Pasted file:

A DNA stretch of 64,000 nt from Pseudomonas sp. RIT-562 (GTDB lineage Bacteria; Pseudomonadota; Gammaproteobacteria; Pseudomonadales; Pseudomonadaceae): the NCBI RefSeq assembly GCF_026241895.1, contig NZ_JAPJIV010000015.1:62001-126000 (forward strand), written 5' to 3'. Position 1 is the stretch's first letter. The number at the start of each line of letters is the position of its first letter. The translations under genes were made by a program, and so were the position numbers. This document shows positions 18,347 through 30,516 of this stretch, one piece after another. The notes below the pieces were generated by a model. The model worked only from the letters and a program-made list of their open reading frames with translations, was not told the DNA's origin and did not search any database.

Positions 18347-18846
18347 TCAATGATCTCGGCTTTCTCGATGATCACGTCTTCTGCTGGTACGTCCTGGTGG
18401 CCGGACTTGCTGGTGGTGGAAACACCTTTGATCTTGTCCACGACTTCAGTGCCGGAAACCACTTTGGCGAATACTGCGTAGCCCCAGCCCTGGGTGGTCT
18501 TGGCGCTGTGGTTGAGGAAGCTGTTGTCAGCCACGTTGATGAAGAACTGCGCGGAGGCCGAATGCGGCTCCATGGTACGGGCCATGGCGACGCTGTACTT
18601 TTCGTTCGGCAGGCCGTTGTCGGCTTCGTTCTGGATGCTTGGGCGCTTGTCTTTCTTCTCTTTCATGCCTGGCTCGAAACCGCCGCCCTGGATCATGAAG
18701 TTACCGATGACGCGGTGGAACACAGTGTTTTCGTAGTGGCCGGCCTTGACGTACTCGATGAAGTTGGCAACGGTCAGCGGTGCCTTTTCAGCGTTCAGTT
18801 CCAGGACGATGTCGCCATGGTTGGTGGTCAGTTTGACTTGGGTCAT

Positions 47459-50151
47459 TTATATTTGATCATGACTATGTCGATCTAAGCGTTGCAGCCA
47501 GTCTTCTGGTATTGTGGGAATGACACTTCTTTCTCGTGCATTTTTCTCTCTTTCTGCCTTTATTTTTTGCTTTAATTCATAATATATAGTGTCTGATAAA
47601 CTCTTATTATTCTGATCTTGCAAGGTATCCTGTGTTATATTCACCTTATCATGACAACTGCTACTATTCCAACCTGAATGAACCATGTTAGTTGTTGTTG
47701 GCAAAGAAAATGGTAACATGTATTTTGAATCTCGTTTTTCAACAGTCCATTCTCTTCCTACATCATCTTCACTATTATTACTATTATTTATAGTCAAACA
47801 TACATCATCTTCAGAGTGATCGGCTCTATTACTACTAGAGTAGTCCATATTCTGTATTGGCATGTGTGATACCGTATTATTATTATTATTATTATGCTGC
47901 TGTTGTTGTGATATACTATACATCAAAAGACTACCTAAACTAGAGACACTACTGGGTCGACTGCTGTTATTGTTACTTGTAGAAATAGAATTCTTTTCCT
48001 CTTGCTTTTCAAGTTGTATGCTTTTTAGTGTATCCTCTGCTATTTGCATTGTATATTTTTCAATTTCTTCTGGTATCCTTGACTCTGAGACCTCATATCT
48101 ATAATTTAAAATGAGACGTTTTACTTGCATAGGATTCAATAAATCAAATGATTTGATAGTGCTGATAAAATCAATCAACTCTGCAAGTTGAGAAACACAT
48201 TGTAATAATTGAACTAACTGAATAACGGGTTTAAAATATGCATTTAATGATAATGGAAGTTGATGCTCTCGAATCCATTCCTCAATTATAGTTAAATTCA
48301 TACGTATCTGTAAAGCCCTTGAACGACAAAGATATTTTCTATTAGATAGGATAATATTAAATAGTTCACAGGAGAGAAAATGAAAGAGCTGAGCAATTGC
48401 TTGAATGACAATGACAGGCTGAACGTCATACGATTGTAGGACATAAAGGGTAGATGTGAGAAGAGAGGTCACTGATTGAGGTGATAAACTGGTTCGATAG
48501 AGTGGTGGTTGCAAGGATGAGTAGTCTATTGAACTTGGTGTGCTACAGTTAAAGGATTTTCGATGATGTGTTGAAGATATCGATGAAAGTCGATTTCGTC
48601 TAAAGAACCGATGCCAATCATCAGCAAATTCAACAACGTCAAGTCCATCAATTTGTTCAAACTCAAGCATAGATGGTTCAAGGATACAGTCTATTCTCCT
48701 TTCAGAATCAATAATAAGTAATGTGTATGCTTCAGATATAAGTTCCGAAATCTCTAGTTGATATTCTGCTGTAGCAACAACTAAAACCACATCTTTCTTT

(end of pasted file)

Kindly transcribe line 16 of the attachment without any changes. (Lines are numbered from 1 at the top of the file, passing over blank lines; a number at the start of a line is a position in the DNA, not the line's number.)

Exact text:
48001 CTTGCTTTTCAAGTTGTATGCTTTTTAGTGTATCCTCTGCTATTTGCATTGTATATTTTTCAATTTCTTCTGGTATCCTTGACTCTGAGACCTCATATCT